Polar explorer witness to melting ice

By Sara Marie Moore
December 11, 2019

When polar explorer Will Steger heard the news, he couldn’t believe it, but knew it was real: The 1,250-square-mile ice shelf he had crossed in Antarctica by dog sled had collapsed into the sea.

“It caught me by surprise,” Steger told an audience gathered at the Shoreview Community Foundation’s annual dinner last month. Steger also spoke at an environmental awareness event Nov. 21 at St. Andrew’s Lutheran Church in Mahtomedi.

Steger had been standing on the ice shelf a decade before. It was the moment when Steger knew it was time to focus his energies on education, not just exploration. “That was my wake-up call,” he said. 

A portion of the Larsen B Ice Shelf — about the size of Rhode Island — broke up over a month’s time in 2002, during Antarctica’s summer. The ice shelf had been stable for an estimated 10,000 years. Steger believes the collapse is due to climate change caused by increased carbon dioxide levels. The monthly average carbon dioxide concentration has risen from about 310 parts per million (ppm) in 1960 to almost 400 ppm in 2015, according to Mauna Loa Observatory data from Hawaii.

Steger has explored polar regions since the ‘80s. He traveled to the North Pole by dog sled in 1986, traversed Greenland without dogs in 1988 and traversed Antarctica by dog sled in 1989-90. “I became an eyewitness to the changes in the polar areas,” he said. He’s seen the increased melting of Greenland.

Steger, who spent his early childhood in Mahtomedi before moving to Richfield, fell into dog sledding as a young man after kayaking on White Bear Lake led him into kayaking adventures. While in college studying to be a teacher, he kayaked to the Arctic Ocean from Jasper, Alberta, in Canada.

“I was destined to live in the wilderness,” Steger said. One of 10 children, sharing space with five brothers, as well as the influence of his entrepreneurial father, prepared him for a life of adventure. “I never saw barriers,” he said. “If I want to do something, I do it.”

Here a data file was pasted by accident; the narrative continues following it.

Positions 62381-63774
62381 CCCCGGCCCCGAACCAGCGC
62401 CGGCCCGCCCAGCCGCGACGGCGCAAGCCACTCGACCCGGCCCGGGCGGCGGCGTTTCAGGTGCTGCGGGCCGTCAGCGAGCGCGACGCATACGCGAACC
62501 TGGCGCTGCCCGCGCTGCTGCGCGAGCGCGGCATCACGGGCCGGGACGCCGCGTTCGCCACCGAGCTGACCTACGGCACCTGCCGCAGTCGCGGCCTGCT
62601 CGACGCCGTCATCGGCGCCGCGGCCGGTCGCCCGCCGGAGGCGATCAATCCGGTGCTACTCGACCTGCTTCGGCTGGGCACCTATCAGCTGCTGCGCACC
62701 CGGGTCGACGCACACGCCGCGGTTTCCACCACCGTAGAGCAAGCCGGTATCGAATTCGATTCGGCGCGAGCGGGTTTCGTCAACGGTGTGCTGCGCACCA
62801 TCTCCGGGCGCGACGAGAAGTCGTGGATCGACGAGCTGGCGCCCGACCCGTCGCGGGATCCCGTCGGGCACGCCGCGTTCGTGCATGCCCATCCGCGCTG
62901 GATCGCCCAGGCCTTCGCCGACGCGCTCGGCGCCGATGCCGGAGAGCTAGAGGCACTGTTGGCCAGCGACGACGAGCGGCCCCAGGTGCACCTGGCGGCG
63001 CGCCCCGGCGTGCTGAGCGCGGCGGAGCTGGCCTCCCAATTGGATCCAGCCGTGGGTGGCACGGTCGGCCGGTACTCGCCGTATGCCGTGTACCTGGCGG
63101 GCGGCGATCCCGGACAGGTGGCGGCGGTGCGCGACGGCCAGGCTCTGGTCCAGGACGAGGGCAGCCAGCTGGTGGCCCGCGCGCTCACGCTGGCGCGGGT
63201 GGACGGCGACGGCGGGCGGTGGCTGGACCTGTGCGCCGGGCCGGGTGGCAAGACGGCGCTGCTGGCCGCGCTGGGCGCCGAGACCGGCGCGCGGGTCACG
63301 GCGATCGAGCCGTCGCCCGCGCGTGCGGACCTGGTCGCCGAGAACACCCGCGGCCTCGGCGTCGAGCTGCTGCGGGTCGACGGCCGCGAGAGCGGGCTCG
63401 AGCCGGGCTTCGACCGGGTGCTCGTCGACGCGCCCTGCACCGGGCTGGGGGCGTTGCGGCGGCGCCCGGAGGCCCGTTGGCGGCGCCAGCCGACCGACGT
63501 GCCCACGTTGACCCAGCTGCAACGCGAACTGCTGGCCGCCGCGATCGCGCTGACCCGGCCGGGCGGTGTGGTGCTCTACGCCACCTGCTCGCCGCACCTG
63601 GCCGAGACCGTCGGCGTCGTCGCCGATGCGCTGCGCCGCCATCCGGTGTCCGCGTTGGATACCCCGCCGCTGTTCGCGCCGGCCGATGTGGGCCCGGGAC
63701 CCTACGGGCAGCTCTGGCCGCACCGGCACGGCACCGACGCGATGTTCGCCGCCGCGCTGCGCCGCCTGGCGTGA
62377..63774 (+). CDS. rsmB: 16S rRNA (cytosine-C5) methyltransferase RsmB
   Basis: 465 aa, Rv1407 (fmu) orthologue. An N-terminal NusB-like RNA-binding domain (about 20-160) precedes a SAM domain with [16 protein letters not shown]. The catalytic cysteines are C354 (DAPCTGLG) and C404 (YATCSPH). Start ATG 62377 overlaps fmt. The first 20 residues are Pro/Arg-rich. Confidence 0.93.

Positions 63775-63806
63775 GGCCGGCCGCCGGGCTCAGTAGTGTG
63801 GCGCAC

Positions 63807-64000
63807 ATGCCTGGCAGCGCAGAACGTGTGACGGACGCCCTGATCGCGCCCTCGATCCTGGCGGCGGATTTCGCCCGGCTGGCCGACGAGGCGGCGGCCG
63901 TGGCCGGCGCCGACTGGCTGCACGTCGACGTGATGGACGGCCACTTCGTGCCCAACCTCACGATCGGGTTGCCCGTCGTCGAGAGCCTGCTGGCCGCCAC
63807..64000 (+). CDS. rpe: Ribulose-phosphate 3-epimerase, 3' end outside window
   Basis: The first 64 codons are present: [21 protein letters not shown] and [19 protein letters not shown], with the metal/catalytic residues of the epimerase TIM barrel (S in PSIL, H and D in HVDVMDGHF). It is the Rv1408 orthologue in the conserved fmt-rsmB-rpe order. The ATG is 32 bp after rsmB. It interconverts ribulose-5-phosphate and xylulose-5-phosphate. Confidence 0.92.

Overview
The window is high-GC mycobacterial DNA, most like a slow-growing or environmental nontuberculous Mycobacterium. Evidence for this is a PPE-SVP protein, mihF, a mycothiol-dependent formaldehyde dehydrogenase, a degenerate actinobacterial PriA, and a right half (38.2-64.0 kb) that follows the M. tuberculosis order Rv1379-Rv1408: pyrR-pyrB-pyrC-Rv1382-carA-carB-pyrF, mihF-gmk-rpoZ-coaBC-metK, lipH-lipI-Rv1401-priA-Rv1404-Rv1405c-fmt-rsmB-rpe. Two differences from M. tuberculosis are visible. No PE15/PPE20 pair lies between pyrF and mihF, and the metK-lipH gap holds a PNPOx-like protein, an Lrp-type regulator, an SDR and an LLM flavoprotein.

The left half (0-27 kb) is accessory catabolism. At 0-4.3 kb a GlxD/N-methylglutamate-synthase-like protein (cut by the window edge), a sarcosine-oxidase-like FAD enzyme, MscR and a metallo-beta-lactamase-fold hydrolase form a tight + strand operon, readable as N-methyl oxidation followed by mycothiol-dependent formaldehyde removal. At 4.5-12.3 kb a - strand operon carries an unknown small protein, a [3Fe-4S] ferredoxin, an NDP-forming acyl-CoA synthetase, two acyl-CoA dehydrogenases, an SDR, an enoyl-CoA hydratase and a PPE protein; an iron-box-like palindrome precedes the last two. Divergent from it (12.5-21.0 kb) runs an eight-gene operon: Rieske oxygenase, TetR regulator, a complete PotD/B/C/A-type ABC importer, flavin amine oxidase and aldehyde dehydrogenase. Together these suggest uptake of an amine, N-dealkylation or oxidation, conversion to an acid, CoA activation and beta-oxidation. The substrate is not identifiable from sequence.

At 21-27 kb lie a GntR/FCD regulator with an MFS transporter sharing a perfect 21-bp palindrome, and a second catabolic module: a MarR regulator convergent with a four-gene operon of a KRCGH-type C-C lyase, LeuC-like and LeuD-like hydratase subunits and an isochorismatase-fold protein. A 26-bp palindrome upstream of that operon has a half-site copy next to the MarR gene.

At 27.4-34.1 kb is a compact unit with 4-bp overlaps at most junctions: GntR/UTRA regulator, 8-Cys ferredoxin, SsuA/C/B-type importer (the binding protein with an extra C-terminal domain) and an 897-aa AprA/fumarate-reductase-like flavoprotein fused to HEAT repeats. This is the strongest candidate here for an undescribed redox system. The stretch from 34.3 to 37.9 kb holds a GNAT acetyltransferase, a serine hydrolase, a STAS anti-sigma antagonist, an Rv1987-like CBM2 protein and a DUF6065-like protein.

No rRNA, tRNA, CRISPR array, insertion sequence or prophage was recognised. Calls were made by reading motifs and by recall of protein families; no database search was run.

When Steger lost his job at Outward Bound in northern Minnesota as a young man, he started his own dog sled and ski school to make money. In 1982, he began to take expeditions. Most famous of those is the 3,741-mile International Trans-Antarctica Expedition in 1989-90. For four months, Steger dog-sledded across 3-mile-thick ice.

Steger is a descendent of the Schifsky family in Shoreview, the Shoreview Historical Society 2011 Heritage Family of the Year. His great-grandparents, Tom and Anna Schifsky, owned a large portion of land by Turtle Lake, said Bill Conlin, foundation dinner master of ceremony. 

He also has ties to Mahtomedi. His mother Margaret was born on a farm near Mahtomedi High School and his father’s family started the Piccadilly restaurant. “Mahtomedi still has wild areas,” Steger told an audience of 550 people at the St. Andrew’s event. “The setting had a big influence on my life.”

Steger is currently building the Steger Wilderness Center near Ely for educational purposes. He still embarks on solo expeditions but spends a lot of time on his Minneapolis-based nonprofit Climate Generation, whose mission is to teach future generations about the impacts of climate change. For more information on Steger and his nonprofit, visit climategen.org.


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